Dupuis is scathing, however, when it comes to the European Commission, tasked with carrying out most of the EU's common policies. He gives short shrift to Commissioner Poul Nielson, who -- as the person in charge of humanitarian aid -- Dupuis says should be most worried about Chechnya. Yet, he says Nielson was last there in early 2000.
Thousands of Chechen civilians, separatist fighters, and Russian troops have been killed since the beginning of Russia's second Chechen campaign in 1999, with reports of kidnapping, rape, extrajudicial killings, and other atrocities reported regularly.
Dupuis says the lack of action is "awful," considering the severity of the situation, which he describes as far worse than the bloodshed in either Bosnia or Kosovo, conflicts he says received far greater attention. The relative indifference on Chechnya he puts down to a general "lack of initiative" throughout the EU, and traces it to the energy-based partnership that he said the EU is trying to build with Russia. But he says he remains concerned about Russia, and that the situation in Chechnya is just the start.
"To be honest, on Russia, I'm trying to do other things, too. On Mr. [Aleksandr] Nikitin, for example, the famous ecological activist [who has taken the Russian government to the European Court of Human Rights for prosecuting him lengthily on ill-founded charges], and other cases like that. I'm trying to raise these questions with the [European] Commission and the Council [of Europe] too," he said. "I think you have a very serious situation in Russia. You have, since 1999 -- since the time when [President Vladimir] Putin arrived -- a decline in the respect of basic human rights. This is a serious situation [anywhere], but the difference in Chechnya is that it's a tragic situation."
Dupuis, who has repeatedly been denied Russian visas, has never visited Chechnya but says he receives most of his information on Chechnya from contacts with the unofficial administration of Aslan Maskhadov and scholars in France, Great Britain, and the United States.
What does Dupuis expect in the future? He does not rule out the possibility that the EU will change its policy on Russia. "If we really want democracy for Russia, Europe absolutely has to change its policy," he said. "I think the [road] is very long, longer than it was in 1999. It's urgent to change, but it is possible. Russia needs Europe more than Europe needs Russia, that's for sure -- and the same [goes] for America."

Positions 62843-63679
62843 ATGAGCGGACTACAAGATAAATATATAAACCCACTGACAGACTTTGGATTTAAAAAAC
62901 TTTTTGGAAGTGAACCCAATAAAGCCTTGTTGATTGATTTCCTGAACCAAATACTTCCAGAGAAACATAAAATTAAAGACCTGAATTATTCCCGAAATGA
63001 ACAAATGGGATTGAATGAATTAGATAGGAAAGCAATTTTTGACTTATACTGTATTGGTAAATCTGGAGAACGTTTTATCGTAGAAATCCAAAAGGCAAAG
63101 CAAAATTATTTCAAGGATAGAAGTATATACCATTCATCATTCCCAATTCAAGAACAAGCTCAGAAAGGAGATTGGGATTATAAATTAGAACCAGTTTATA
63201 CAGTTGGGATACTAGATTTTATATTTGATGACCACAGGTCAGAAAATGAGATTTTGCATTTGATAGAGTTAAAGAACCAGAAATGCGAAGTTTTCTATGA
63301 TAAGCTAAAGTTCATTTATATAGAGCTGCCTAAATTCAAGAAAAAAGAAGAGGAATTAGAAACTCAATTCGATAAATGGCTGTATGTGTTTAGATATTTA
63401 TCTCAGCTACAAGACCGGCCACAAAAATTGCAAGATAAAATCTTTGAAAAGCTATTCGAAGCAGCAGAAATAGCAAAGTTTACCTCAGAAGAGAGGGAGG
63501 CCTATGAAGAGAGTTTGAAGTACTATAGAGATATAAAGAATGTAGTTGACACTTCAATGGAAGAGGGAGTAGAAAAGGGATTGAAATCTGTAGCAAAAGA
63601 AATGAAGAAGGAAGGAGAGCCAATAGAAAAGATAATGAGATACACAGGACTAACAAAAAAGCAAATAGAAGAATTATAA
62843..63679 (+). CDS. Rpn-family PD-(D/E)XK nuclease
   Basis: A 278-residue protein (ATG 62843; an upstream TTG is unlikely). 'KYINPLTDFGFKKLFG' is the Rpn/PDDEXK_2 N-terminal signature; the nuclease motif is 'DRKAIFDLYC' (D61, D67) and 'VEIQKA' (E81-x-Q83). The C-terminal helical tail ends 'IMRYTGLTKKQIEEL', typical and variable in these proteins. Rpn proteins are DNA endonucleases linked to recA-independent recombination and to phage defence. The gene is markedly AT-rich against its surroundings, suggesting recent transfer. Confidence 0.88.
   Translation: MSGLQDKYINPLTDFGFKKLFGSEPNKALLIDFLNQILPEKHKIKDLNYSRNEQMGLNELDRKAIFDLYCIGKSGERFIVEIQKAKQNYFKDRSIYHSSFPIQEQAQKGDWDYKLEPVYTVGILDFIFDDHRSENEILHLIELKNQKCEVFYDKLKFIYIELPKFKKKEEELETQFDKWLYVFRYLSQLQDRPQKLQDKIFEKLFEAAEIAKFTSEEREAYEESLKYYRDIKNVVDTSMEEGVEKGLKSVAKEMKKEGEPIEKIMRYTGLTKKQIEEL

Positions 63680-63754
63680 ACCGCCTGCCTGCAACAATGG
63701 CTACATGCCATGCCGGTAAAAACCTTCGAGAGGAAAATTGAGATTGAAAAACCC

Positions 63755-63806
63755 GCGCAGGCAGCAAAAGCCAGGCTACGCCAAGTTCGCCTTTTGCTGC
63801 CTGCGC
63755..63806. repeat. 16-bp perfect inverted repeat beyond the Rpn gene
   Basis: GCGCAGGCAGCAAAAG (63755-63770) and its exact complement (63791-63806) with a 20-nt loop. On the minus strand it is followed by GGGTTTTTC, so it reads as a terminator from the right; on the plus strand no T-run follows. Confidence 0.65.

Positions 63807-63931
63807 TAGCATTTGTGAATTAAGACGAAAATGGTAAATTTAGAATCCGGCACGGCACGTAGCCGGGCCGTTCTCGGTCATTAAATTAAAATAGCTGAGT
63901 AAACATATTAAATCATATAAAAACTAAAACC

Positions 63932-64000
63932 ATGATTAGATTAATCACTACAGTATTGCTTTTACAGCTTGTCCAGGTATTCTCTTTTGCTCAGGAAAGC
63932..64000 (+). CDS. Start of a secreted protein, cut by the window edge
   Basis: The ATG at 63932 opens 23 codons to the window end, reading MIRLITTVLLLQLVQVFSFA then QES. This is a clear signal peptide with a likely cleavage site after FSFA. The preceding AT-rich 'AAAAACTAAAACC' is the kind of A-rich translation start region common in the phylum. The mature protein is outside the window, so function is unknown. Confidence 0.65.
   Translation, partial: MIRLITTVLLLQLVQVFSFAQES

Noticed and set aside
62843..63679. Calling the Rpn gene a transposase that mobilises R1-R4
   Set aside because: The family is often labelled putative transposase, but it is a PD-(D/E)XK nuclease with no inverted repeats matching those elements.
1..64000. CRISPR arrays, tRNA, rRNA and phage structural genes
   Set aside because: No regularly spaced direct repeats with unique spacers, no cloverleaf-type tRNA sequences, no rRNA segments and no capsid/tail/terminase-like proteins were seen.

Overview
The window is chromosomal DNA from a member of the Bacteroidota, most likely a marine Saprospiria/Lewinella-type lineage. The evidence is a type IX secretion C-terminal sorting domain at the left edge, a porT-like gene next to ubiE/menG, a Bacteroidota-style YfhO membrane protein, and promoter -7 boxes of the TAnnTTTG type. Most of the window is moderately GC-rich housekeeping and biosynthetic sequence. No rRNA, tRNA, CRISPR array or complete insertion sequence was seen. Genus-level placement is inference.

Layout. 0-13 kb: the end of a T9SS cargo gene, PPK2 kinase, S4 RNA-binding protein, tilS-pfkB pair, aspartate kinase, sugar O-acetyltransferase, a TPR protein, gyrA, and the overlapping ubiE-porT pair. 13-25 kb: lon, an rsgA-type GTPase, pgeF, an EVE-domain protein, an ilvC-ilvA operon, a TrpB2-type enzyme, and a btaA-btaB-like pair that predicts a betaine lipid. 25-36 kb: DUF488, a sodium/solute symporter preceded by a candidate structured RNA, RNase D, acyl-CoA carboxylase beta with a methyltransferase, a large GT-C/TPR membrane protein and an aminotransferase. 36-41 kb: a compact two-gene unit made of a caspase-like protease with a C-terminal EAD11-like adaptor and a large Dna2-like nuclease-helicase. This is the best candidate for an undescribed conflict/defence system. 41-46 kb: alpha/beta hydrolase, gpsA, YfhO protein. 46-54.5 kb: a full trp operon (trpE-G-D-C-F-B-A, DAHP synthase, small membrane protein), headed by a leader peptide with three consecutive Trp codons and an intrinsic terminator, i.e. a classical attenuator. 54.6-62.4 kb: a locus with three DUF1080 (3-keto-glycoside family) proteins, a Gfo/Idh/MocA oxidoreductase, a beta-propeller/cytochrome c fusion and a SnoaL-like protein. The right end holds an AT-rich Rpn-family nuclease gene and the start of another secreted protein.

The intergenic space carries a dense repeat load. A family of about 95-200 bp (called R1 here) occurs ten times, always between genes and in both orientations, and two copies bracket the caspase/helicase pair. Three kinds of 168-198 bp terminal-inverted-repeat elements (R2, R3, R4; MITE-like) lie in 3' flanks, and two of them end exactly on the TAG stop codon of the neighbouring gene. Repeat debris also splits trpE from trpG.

Russia has often described its war in Chechnya as a matter of defending its territorial integrity. But as Dupuis put it, "the destruction of a country and its people is the exact opposite of 'integrity.'" The peace plan he supports calls for an international peacekeeping force to be placed in Chechnya, to provide safety and stability for the Chechen people and the security guarantees Russia needs to end its armed struggle.
Dupuis hopes to continue his hunger strike through 23 February, the anniversary of Josef Stalin's 1944 deportation of the entire Chechen nation to Central Asia. In the meantime, he hopes to see some results for his efforts. Dupuis is scheduled today to hold talks on rehabilitation plans for a group of Chechen children injured in the conflict -- something he has been pursuing for eight months. And he says he will continue to press for the lifting of visa restrictions on pro-independence Chechen officials like Maskhadov, and assurances that Chechen boys and young men have the freedom to pursue education rather than be forced into fighting.
At this stage, Dupuis says, any change is welcome. "I don't want to stop tomorrow," he said. "First, I do not think I will get a concrete and precise answer [to my questions by] tomorrow. I think we have accumulated so many [problems] that we have to begin to solve concrete issues. I do not, of course, have the ambition to solve the [entire] problem of Chechnya, but we have to begin [somewhere]."